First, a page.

Prostate Cancer Insights: Transformative Advancements in Care

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In an interview with Targeted Oncology, Nasir Chaudry, MD, discussed the evolving landscape of prostate cancer treatment, driven by new research.

Nasir Chaudry, MD

Nasir Chaudry, MD

With new data, the latest research, and ongoing clinical trials, the landscape of prostate cancer treatment continues to evolve. According to Nasir Chaudry, MD, some of the most impactful advancements in the field over the past year have focused on extending the life expectancies of patients with metastatic disease.

“...Additional therapies, even in regard to radiation treatments, can often extend people's [lives], and it is showing meaningful benefits, not always curative, but [it is] definitely extending lives,” said Chaudry, a urologist with Allegheny Health Network, in an interview with Targeted OncologyTM.

The advent of new agents has caused the treatment paradigm to shift, offering hope for extended survival beyond conventional timelines. Still, Chaudry explained that amidst the many new treatment options available, the key lies in individualizing approaches.

In an interview with Targeted OncologyTM, Chaudry discussed the evolving landscape of prostate cancer treatment, driven by new research.

Targeted Oncology: In your opinion, what have been some of the most impactful data and research in the prostate cancer space over the past year or so?

Chaudry: In terms of the data, a big part of it is the advancing treatments that are coming in regards to metastatic disease. I can almost say over the last 15 to 17 years, [we have] only seen a new agent come out every few years that is able to extend life expectancies by 6 to 12 months. It used to be that as soon as a cancer became castrate-resistant, it is a fairly poor prognosis, but we're starting to see and are able to extend someone's life beyond that point of time.

3d rendered medically accurate illustration of prostate cancer: © SciePro -

3d rendered medically accurate illustration of prostate cancer: © SciePro -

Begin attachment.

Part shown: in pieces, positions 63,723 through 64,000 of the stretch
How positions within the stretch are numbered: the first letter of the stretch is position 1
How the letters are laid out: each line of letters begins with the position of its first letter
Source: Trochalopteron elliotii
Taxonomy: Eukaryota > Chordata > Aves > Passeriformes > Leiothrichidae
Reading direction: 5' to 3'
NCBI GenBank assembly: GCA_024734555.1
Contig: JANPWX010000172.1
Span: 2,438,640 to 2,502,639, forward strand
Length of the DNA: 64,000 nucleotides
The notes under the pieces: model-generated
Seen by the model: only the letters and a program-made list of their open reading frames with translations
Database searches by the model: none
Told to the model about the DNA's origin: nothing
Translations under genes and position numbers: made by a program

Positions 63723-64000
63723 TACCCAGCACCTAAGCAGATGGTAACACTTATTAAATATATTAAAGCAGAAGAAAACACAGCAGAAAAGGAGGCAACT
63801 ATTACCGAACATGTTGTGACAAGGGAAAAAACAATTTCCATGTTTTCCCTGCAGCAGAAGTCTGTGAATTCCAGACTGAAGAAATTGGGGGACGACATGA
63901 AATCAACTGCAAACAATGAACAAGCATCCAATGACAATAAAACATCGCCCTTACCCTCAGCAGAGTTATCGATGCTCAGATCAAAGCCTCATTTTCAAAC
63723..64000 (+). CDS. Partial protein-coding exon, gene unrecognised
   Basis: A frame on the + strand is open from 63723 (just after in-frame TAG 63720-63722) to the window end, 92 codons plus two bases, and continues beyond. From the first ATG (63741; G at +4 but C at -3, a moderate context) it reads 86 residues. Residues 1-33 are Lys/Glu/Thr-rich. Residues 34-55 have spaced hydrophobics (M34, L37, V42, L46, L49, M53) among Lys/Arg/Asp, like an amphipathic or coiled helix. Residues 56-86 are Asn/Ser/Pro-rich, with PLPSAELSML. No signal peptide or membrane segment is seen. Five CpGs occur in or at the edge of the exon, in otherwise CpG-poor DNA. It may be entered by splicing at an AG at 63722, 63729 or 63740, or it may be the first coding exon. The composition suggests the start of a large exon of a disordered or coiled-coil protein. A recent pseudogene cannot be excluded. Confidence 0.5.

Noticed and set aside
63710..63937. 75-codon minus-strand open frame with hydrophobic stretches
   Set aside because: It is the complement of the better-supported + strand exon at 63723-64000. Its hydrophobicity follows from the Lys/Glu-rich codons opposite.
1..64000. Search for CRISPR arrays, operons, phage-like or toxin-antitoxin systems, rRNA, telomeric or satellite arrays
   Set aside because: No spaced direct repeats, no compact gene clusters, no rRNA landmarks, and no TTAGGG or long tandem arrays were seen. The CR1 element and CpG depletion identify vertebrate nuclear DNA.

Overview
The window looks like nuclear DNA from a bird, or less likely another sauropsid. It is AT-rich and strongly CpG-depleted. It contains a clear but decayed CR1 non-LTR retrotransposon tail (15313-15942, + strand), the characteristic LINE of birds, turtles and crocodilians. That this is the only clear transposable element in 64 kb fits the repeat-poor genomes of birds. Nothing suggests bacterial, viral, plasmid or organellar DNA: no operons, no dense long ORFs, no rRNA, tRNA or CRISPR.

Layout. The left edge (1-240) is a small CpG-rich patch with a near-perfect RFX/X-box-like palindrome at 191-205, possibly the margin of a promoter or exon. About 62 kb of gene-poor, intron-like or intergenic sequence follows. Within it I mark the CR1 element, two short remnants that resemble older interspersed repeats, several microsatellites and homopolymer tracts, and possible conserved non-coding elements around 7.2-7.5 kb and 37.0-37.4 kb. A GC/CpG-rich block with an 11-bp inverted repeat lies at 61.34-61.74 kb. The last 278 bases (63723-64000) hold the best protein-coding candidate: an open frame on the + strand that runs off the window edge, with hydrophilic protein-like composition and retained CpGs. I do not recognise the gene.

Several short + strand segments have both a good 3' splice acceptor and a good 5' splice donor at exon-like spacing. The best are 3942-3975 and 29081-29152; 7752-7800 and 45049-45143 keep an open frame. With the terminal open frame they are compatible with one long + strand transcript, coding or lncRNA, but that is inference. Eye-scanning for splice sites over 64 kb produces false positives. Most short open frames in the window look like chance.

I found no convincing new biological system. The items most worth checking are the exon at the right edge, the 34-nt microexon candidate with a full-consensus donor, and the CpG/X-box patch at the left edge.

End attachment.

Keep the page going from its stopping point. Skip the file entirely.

Are there any specific research or clinical trials that you could highlight?

A big thing that's coming out with prostate cancer is whenever you're seeing metastatic disease, in the past it used to be automatic hormonal therapy, and that used to be the mainstay of your therapy. What we're seeing now is potentially doing prostatectomy on patients who have basically oligometastatic disease with often less than 5 sites of metastasis is basically showing survival benefits. Basically, additional therapies, even in regards to radiation treatments, can often extend people's [lives], and it is showing meaningful benefits, not always curative, but [it is] definitely extending lives.

With so many options available for patients, what are some factors you look at when determining how to treat a specific patient?

It's always important first, basically [to] be able to establish whether the patient has organ-confined disease or not organ-confined disease. One of the changes that we have seen in the last year, year and a half, is the change in how you do a staging workup. In the past, CT bone scan[s] used to be the standard. Now, we are looking at the recent [National Comprehensive Cancer Network] guideline changes. Everyone should be undergoing [a prostate-specific membrane antigen (PSMA)] scan with basically intermediate-risk disease. I think that's kind of the first step in the process.